Moldova’s constitution provides for meaningful participation by citizens in the country’s political life. Freedom of expression is protected, and current law allows the organization and activity of opposition political parties. There has been regular political turnover and alternation in power between parties with significant ideological differences, indicating a relatively high adherence to the rules of the democratic system. Parliament, for the most part, functions in a transparent manner. Its proceedings are easily accessible and its decisions are made available on the

Parliament’s website. However, the staff resources and investigative capacity of the Parliament remain limited. Consequently, parliament’s oversight of the executive has been relatively weak, marked by a culture of subservience to the executive and party leaders in the institution. In order to address these weaknesses, the United Nations Development Program (UNDP), in partnership with the EU, announced in late 2009 a three-year project to strengthen parliamentary administration in Moldova.[1]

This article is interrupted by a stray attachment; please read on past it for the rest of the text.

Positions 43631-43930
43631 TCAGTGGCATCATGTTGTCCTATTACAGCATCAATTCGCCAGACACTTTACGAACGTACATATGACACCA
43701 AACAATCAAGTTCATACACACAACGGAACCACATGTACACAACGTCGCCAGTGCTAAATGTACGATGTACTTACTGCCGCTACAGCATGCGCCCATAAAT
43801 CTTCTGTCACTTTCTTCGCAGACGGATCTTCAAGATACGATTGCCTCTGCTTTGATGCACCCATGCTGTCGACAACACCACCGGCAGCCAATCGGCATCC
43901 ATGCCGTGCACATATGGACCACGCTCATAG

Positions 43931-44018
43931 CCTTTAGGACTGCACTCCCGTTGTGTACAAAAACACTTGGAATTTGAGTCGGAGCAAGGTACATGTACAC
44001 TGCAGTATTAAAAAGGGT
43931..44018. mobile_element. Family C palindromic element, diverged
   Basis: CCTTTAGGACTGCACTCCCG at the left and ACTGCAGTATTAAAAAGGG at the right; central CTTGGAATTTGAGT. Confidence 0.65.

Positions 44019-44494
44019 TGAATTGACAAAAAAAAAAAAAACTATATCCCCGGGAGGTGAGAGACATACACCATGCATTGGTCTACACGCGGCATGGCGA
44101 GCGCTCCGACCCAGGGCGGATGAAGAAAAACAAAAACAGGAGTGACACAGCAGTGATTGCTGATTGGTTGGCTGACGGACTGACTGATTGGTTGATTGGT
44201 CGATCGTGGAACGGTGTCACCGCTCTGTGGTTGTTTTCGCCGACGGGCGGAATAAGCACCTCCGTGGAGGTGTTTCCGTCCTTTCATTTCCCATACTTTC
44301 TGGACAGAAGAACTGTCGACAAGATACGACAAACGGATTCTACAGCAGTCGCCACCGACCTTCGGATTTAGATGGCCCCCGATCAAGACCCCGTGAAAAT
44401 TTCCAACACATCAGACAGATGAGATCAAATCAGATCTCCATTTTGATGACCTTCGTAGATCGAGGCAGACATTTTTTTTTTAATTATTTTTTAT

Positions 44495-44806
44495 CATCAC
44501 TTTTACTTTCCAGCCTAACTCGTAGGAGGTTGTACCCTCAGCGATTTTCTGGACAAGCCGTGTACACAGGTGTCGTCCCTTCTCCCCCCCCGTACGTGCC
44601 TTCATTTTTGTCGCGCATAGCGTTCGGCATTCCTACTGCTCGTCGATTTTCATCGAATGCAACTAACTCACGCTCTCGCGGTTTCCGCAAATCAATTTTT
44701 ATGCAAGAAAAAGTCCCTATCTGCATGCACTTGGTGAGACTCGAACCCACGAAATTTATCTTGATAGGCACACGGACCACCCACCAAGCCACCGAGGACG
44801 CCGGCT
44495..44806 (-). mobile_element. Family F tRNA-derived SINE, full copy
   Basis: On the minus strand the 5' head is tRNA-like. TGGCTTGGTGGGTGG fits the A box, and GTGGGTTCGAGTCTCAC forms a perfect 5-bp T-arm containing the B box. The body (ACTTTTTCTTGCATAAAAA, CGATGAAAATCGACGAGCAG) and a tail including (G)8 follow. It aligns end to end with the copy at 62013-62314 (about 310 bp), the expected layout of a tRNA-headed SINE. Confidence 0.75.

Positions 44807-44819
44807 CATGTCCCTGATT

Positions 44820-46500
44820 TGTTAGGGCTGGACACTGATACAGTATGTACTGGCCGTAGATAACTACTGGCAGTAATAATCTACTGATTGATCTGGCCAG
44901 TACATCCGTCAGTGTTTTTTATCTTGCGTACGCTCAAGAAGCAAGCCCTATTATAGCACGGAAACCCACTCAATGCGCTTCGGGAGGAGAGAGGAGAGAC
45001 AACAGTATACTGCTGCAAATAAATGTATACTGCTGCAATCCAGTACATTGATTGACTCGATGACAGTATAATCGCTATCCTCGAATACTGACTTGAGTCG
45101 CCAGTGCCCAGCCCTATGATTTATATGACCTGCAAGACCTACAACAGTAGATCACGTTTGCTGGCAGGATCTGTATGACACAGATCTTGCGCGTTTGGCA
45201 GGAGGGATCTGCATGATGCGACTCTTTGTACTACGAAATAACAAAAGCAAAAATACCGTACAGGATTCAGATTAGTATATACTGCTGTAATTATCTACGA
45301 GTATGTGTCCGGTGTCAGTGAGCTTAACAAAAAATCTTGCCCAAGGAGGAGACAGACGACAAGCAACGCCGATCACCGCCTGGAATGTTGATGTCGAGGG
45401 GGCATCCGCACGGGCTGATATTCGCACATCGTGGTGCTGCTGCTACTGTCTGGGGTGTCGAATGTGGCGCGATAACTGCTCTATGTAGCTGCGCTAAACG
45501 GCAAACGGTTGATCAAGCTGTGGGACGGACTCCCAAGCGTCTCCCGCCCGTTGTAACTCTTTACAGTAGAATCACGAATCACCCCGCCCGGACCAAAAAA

Shortcomings in the Moldovan constitution were highlighted by the political crisis following the contested April 2009 legislative election and the legislature’s failure to elect a president. The four-party Alliance for European Integration (AIE) coalition that came to power in July 2009 lacked the necessary votes to elect a president under Moldovan law and instead appointed President of the Parliament Mihai Ghimpu as acting president of the Republic. This situation triggered a constitutional provision requiring early elections, which the Communist Party of the Republic of Moldova (PCRM) welcomed, while the AIE argued that repeated dissolution and a third legislative election would further destabilize the country.

The AIE coalition government led by Prime Minister Vlad Filat placed improving Moldova’s relations with Europe at the center of its political agenda, and succeeded in passing a number of significant laws in 2010. These included major electoral revisions at the recommendation of the OSCE, and a law on freedom of expression. The AIE coalition signaled its willingness to engage with and foster the development of civil society, and passed laws on volunteering and social services.  The government also sought to cultivate transparency and legal compliance: according to Lawyers for Human Rights, a Moldovan NGO, national authorities became increasingly effective in executing the rulings of the European Court of Human Rights (ECHR) in 2010.[2]